Research Associate, Colorado State University, Fort Collins
Using Deep Neural Networks to Understand the Cell Identity by Expression Fingerprints
Understanding the cell identity is a critically important task in many biomedical areas, such as regenerative medicine and cancer research. The expression patterns of some marker genes have been used to assign the cells to a limited number of cell types. The limitations are unknown markers to accurately characterize many cell types, and the expression of markers in more than one cell type. A possible answer is using the whole-genome gene expression profiles (GEPs), but it has been computationally challenging to decide which genes can more accurately characterize the cell identity. Classical machine learning approaches, such as simple classification or clustering algorithms, have been applied for this problem as well as many other biological problems. Many aspects of biology, however, are much more sophisticated than can be modelled accurately using the simple approaches. During the past few years the deep learning methods have provided promising results in learning different patterns in games, images and video, etc. Their application in biology and health, however, has been limited. Here we analyzed a massive number of gene and miRNA expression profiles, measured by both Microarray and Next Generation Sequencing (NGS) platforms, to learn the more sphisticated biological properties of the data. After analyzing different architectures, we identified a specific artchitecture of the deep autoencoders that can compress the whole gene expression profiles into a small gene expression fingerprint (GEF) consisting of as few as 30 numeric values, that can reproduce the expression values of tens of thousands of genes with an accuracy comparable to technical replictes of the same experiment. We show that the scalars of the GEFs represent different biological pathways or processes, which are learned in an unsupervised approach. Furthermore, the cell identity can be inferred from the GEFs at very high accuracy, comparable to the state-of-the-art tools that work on the whole GEP.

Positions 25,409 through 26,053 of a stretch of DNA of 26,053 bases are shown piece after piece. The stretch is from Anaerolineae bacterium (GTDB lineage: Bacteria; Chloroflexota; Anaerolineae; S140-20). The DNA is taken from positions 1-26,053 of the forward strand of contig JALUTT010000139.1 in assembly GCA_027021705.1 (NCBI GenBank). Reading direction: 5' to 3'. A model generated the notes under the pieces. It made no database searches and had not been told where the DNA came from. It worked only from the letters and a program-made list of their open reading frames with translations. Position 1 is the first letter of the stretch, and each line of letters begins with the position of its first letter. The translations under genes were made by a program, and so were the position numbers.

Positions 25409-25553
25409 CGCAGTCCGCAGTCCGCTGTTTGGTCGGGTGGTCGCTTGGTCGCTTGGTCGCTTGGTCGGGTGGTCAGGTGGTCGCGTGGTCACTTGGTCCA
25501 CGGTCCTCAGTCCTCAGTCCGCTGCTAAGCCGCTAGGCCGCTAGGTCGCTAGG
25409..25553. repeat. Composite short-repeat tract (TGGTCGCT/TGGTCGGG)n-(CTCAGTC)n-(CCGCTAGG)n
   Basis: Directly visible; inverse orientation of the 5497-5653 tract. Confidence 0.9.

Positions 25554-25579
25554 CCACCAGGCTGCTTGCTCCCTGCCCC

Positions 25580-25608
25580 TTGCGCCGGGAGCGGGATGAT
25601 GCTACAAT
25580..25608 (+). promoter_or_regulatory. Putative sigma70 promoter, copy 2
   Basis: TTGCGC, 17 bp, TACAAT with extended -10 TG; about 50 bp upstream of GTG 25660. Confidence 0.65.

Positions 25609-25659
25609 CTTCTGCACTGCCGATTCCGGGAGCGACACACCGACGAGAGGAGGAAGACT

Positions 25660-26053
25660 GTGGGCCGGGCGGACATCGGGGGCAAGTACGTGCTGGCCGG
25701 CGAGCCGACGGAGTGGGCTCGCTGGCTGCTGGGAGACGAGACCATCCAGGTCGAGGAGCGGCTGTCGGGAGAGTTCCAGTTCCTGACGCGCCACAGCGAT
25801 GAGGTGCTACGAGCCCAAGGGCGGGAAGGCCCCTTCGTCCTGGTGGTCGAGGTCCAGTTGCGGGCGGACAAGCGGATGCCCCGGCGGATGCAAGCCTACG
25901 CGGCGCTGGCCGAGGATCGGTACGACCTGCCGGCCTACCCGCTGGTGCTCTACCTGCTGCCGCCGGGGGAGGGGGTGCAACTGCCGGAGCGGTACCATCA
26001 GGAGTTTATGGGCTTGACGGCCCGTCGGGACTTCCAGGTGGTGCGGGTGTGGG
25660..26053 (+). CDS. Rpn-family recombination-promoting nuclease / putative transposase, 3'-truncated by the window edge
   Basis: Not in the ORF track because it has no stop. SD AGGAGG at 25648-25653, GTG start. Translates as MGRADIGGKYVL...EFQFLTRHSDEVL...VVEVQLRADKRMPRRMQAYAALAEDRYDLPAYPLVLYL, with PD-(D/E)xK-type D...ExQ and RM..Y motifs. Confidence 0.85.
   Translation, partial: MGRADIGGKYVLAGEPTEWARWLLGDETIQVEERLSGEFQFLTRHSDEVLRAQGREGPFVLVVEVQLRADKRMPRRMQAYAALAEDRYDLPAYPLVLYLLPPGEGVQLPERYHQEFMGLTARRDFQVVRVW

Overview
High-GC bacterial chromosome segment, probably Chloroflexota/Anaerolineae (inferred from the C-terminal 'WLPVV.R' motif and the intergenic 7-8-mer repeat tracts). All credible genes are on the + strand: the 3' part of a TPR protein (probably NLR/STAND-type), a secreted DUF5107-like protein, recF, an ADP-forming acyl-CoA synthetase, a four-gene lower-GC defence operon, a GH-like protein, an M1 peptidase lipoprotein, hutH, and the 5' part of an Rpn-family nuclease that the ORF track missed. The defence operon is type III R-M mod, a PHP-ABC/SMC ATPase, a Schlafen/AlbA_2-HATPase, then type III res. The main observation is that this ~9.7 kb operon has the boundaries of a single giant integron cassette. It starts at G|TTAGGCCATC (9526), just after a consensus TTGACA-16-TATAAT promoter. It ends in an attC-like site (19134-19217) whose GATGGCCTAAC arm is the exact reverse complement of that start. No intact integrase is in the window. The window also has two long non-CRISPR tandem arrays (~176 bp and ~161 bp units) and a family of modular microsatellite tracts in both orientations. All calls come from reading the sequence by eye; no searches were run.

Ali is a gold medal winner of the International Olympiad in Informatics (IOI), a graduate of B.Sc. and M.Sc. of Computer Engineering from Sharif Univ. of Tech. and Ph.D. of Bioinformatics from University of Tehran, a prior research fellow at Max Planck Institute for Molecular Biomedicine, and a prior Postdoc of Bioinformatics at Chitsaz Lab, Colorado State University. He is currently an associate of Bioinformatics in Colorado State University, an invited instructor at Computer Engineering department of Sharif Univ. of Tech., the head of Bioinformatics lab in Royan Institute for Stem Cell Biology and Technology, and most importantly a husband and father of two.
Download presentation from here.
Watch video from here.